01.08.2018 Nutrition

How food affects the brain

Why do we crave certain foods like chocolate? It’s all in the brain, says Olivier LeJus

Being a child of the ‘70s, I still have a powerful memory of my tentative experimentation with South American magic mushrooms during my misspent youth. This probably explains my interest in a fascinating book called Your Brain on Food by an American neuroscientist named Dr Gary. L.Wenk. His topic is how different foods affect our brain and our mental and physical health, as well as how we age.

Most of the foods we eat, like many popular recreational drugs, come from plants. The ingredients in these plants are very similar to the chemicals used by our brains during mental processing.

Neurotransmitters are produced in our brain from the content of our diet.

Nutrients such as amino acids, sugar and fats are extracted from the ingested food and transported out of the arterial blood into our brain. For example, bananas contain high levels of the neurotransmitter serotonin. Eating unripe bananas causes diarrhoea because their serotonin content acts on the muscles in our intestines. Yet serotonin also has a calming effect on the nervous system, so ripe bananas are good to eat when we’re stressed.

When the effects of some foreign chemicals are present in the brain for a long time, it becomes accustomed to their presence and these new drugs or nutrients soon become a necessary part of brain function. Basically, the brain starts to crave these chemicals- it thinks it needs them to function normally.When these cravings become constant, we have become addicted. This applies to recreational drugs, tobacco, caffeine, fats, or sugar.

The brain needs sugar in the form of glucose to function.

While the brain accounts for only 2% of our body weight, it requires 20% of our glucose energy to process information.

Without an adequate supply of glucose we lose our ability to process energy and slip into a coma. Our brain loves sugar and we are all addicted to it to some extent. I personally tried to spend a couple of days recently without any form of glucose and apparently I wasn’t much fun to be around.

In fact, the inability to process glucose as we age has been linked to memory problems, including Alzheimer’s disease in the elderly.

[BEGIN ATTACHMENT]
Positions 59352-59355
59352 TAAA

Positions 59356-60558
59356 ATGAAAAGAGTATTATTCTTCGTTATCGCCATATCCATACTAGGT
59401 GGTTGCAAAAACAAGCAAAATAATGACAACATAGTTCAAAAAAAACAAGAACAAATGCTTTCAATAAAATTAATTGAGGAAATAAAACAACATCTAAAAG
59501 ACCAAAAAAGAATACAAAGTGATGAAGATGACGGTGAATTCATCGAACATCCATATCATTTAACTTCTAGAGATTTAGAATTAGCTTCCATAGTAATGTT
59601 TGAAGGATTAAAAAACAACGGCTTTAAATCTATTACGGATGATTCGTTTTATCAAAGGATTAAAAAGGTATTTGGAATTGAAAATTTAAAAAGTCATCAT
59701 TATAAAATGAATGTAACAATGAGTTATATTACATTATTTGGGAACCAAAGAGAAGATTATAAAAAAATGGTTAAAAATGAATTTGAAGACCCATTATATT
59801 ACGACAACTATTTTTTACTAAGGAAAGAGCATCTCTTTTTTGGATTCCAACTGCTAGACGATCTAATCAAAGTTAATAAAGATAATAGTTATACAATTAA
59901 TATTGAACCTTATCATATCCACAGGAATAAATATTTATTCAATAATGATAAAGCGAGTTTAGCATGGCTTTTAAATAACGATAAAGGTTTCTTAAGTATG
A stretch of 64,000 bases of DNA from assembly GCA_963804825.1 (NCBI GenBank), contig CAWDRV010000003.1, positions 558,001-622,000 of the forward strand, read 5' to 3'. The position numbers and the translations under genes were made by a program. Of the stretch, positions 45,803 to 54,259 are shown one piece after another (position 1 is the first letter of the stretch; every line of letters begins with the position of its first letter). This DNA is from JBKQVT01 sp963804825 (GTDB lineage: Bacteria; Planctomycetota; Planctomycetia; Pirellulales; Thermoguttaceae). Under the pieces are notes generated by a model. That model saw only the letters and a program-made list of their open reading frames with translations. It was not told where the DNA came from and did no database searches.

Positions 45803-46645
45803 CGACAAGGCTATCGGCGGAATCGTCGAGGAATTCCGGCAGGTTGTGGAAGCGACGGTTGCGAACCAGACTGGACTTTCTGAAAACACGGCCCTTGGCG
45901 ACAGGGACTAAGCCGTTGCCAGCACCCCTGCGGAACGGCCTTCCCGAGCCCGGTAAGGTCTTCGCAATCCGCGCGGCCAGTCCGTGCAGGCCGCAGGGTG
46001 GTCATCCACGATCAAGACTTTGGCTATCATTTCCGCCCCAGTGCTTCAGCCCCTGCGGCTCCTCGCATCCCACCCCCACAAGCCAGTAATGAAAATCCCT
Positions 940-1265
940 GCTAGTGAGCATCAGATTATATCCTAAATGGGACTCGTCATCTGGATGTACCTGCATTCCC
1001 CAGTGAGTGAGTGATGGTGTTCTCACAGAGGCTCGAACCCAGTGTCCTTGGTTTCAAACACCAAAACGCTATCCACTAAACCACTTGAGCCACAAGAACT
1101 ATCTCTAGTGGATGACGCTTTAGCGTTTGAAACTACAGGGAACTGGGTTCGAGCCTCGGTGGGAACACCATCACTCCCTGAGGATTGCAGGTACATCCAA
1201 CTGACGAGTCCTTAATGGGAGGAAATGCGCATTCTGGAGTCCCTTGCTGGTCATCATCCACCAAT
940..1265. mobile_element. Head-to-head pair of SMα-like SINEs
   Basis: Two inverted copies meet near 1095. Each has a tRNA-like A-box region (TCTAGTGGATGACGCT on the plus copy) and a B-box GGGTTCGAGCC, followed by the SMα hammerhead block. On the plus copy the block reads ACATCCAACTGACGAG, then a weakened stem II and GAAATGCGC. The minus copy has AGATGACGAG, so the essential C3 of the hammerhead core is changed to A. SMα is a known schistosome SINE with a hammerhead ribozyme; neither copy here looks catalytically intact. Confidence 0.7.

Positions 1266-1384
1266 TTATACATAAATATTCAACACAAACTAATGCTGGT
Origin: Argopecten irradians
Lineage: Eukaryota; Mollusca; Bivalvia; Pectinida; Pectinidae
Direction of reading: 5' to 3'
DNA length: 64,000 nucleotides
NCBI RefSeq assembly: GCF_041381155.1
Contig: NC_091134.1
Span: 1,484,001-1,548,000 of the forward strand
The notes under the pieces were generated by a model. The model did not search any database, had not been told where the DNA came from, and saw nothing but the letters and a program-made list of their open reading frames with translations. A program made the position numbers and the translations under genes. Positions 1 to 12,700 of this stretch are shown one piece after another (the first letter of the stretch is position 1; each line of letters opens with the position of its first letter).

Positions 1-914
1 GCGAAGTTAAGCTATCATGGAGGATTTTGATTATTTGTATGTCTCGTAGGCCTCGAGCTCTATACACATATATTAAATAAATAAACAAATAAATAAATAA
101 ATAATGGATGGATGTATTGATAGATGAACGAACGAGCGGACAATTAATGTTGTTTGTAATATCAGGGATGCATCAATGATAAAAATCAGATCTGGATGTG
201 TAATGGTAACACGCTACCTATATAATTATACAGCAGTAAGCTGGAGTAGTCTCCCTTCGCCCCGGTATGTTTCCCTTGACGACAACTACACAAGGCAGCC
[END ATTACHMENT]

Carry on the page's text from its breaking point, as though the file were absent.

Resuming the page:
Unfortunately, while bingeing on sugar might look like an attractive solution to prevent dementia, it has a terrible impact on other organs, such as the pancreas, and soon leads to diabetic diseases.

What about chocolate?

Maybe we love chocolate so much because it not only tastes great, but it contains chemicals, which can be psychoactive on the brain.

According to Dr Wenk,“chocolate contains fats that may induce the release of molecules that act similarly to heroin and produce a feeling of euphoria”.

Many women seem to crave chocolate before the start of their period when their progesterone levels are low, and their moods are volatile. So chocolate seems to have an anti-depressive effect during that difficult time.

Unfortunately, for a small number of our female population, the ingestion of chocolate can provoke a nasty chemical reaction resulting in rage, paranoia and anger without warning.

According to the diary of English Jesuit Thomas Gag in 1648, women from the district of Chiapas Real organised the murder of a local bishop who forbade them from drinking chocolate during Mass. This alarming behaviour could be explained by the fact that chocolate contains one chemical similar to amphetamine, as well as another one that stimulates the production of adrenaline.When we ingest chocolate, both these compounds are quickly broken down by another chemical (MAO) before they produce any effects. Unfortunately, the level of this mood saving chemical is at its lowest before women menstruate, at a time when they especially crave chocolate.

We can see how difficult it is to distinguish between foods and drugs. Unfortunately, chemicals are a lot like human beings - while they can be totally harmless on their own when they start mixing with the wrong crowd the results can sometimes be deadly.

While attempting to kill someone who stops you from having chocolate is a very extreme reaction, we must remember that our levels of tolerance to any drugs greatly vary between individuals.

Coffee is a taste that we have to learn to like, but once we start feeling its effect we’re hooked. Like ecstasy and cocaine, it stimulates the release of the neurotransmitter dopamine, which creates a feeling of euphoria.

Not only does it make us feel great, caffeine can also play a role in preventing Parkinson’s disease, Alzheimer’s disease, prostate cancer and diabetes.

Unfortunately, as the liver gradually becomes more efficient at metabolising the caffeine, the daily intake has to be increased to maintain its potency.

The good news is that decaffeinated coffee has the same antioxidant and anti-carcinogenic benefits without increasing the risk of cardio vascular disease. Roasting coffee beans produces oils that enhance the action of insulin in removing sugar from the blood.

So maybe the solution is to start the day with a strong coffee and then switch to decaffeinated for the rest of the day. I’m slowly getting used to the idea, but it will take some time.

Olivier Lejus

Olivier Lejus BHSc.MHSc. is a registered acupuncturist and Chinese herbalist practising in Sydney. A former casual university lecturer and tutor in Oriental medicine with over 15 years experience in clinical practice, Olivier specialises in Japanese- style acupuncture for the treatment of male and female infertility, migraine, pain, and insomnia.www.olejusacupuncture.com


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